You can travel to the Gage Building (223 College Street) via transit, walking, biking, and driving.

  1. Via Toronto transit (TTC)

The Gage building is accessible via subway and streetcar.

Subway – the closest stop is Queen’s Park Station. Exit the station at the exit located on the west side of University Avenue and the south side of College Street. Walk west on College Street for 5 blocks to Ross Street.

Streetcar – The College Streetcar stops one block east of the Gage Building at Beverly/St. George Street. The Spadina Streetcar stops two blocks west of the Gage Building at College Street.

  1. Driving

If driving, we recommend that you locate your route to the Gage Building. A link to the building on Google Maps is located here. Please reach out to the study staff if you would like to discuss access or your route before your arrival.

Note: Many of the parking options are located just off College street off one of the side streets. Please beware, some of the side streets around Gage are one-way streets.

  • Ross Street – one way à north direction
  • Huron Street – one way à south direction
  • Henry Street – one way à south direction

How do I access the Gage Building for fit testing?

Please arrange your visit ahead of time. The Gage Building is a secured building that is locked 24hrs a day, located at 223 College Street on the corner of Ross Street.  The main entrance to the building is through the doors on Ross Street. For entrance, ring the bell located to the right of the door. You will either be buzzed in, or someone will welcome you at the door.

Is there parking available at the fit testing site?

There are several paid parking options near the Gage Building.

  1. Monday through Friday:
  • Street parking on Ross Street (which is one-way north)
  • Street parking lot located behind the building on the south-east corner of College and Huron Street
  • Underground parking lots
    • Under the Bahen Centre (Lot C, 213 Huron Street). Take Huron Street north off College Street, the entrance to the underground lot is just north of the intersection. This lot is approximately a 4-minute walk to the Gage Building.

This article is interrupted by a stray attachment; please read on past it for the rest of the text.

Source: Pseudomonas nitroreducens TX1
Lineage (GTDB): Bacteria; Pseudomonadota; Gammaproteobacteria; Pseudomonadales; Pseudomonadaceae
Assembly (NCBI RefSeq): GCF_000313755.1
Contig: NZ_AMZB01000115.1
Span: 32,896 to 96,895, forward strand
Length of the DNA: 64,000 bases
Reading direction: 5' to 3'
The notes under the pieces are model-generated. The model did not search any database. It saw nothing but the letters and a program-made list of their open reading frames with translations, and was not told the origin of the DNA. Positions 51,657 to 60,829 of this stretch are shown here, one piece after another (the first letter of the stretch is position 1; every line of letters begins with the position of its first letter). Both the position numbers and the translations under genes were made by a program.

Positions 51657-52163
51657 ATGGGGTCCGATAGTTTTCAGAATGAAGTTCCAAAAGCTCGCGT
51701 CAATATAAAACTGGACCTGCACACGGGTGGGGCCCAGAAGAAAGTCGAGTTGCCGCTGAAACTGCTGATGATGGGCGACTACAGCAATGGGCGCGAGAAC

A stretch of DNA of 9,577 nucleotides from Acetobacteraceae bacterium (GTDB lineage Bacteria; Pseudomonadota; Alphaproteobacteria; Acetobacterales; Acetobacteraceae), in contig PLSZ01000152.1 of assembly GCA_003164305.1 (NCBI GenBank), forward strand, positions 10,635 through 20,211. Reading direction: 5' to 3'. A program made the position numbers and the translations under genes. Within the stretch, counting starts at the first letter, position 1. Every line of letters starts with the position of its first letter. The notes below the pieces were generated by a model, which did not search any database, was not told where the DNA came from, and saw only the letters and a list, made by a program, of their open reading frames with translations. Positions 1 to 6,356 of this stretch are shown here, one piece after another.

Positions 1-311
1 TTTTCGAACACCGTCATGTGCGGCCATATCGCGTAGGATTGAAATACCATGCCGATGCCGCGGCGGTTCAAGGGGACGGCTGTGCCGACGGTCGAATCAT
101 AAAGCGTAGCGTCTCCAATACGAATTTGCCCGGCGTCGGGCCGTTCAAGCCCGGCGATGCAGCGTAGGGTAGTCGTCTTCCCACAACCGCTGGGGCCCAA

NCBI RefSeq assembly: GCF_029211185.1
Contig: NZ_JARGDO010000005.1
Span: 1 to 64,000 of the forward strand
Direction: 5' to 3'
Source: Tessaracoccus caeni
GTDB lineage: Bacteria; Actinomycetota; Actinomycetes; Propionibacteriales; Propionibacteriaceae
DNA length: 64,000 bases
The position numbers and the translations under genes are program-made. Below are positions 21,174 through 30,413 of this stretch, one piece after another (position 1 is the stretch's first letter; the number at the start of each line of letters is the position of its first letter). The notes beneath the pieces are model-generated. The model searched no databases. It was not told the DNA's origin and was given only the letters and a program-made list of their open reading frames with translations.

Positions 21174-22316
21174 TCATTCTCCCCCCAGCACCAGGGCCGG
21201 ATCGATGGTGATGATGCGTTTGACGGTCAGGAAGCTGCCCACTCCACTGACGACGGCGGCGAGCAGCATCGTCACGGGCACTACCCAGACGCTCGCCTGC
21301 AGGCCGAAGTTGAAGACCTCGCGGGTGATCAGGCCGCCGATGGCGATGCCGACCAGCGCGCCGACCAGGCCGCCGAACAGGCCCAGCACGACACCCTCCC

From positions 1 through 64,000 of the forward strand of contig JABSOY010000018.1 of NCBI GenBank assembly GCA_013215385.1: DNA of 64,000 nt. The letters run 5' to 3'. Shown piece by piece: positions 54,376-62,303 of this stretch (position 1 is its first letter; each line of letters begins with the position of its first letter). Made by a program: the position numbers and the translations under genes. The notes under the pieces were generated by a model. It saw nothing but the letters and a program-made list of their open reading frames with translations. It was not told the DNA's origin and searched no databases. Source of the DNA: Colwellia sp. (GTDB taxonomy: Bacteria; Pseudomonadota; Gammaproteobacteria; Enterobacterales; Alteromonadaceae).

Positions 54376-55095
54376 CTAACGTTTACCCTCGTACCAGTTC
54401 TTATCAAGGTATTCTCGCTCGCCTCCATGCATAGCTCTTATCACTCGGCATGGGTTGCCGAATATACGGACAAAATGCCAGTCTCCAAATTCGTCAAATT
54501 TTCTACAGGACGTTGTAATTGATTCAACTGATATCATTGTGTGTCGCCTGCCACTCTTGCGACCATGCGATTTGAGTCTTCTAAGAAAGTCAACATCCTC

• Under the Myhal Centre (Lot A, 55 St. George Street). The entrance to the lot is located at 20 Galbraith Road, a small street off St. George Street and north of College Street. This lot is approximately a 7-minute walk to the Gage Building.
  1. Weekends:
  • Street parking on Ross Street (which is one-way north)
  • Street parking lot
    • Outside the Gage Building (223 College Street) off Ross Street
      • NOTE: this lot is not available Monday – Friday during the day to non-permit holders.
    • Behind the building on the south-east corner of College and Huron Street
    • 256 McCaul Street (south side of College Street)
  • Under the Bahen Centre (Lot C, 213 Huron Street). Take Huron Street north off College Street, the entrance to the underground lot is just north of the intersection. This lot is approximately a 4-minute walk to the Gage Building.

Do I have to take an antigen test?

Currently participants will not be required to undergo antigen screening at the test site. However, this may change in response to the pandemic and the University of Toronto COVID-19 Policy. The study will follow the up-to-date procedures required in this policy.  You will be notified of the current requirements when you book your fit testing appointment.

Please note: Any individual who is symptomatic or a contact of a confirmed case should go to their healthcare provider, to an assessment centre, or participating licensed community lab to obtain a diagnostic test. They should also notify the study coordinator (sheila.kalenge@ontariohealth.ca) to reschedule their fit test appointment.

Benefits of the study

You will be provided with respirator training outside of that provided by your service and you will be provided with a take home brochure with important respirator facts, resources, and an inspection list. This will improve, or reinforce, your knowledge on respirator use and care, and fit testing.  You will also be fit tested on several different types of respirators and provided with a written copy of your fit testing results before you leave the testing site.

Participating in the study will also contribute to the overall knowledge and awareness of the study.  The study will provide stakeholders and end-users with valuable information regarding respiratory fit factors during paramedic tasks. The data generated from this study may lead to policy changes relating to the respiratory protection requirements for paramedic tasks and to the protocol in fit testing paramedics to ensure they are protected on the job.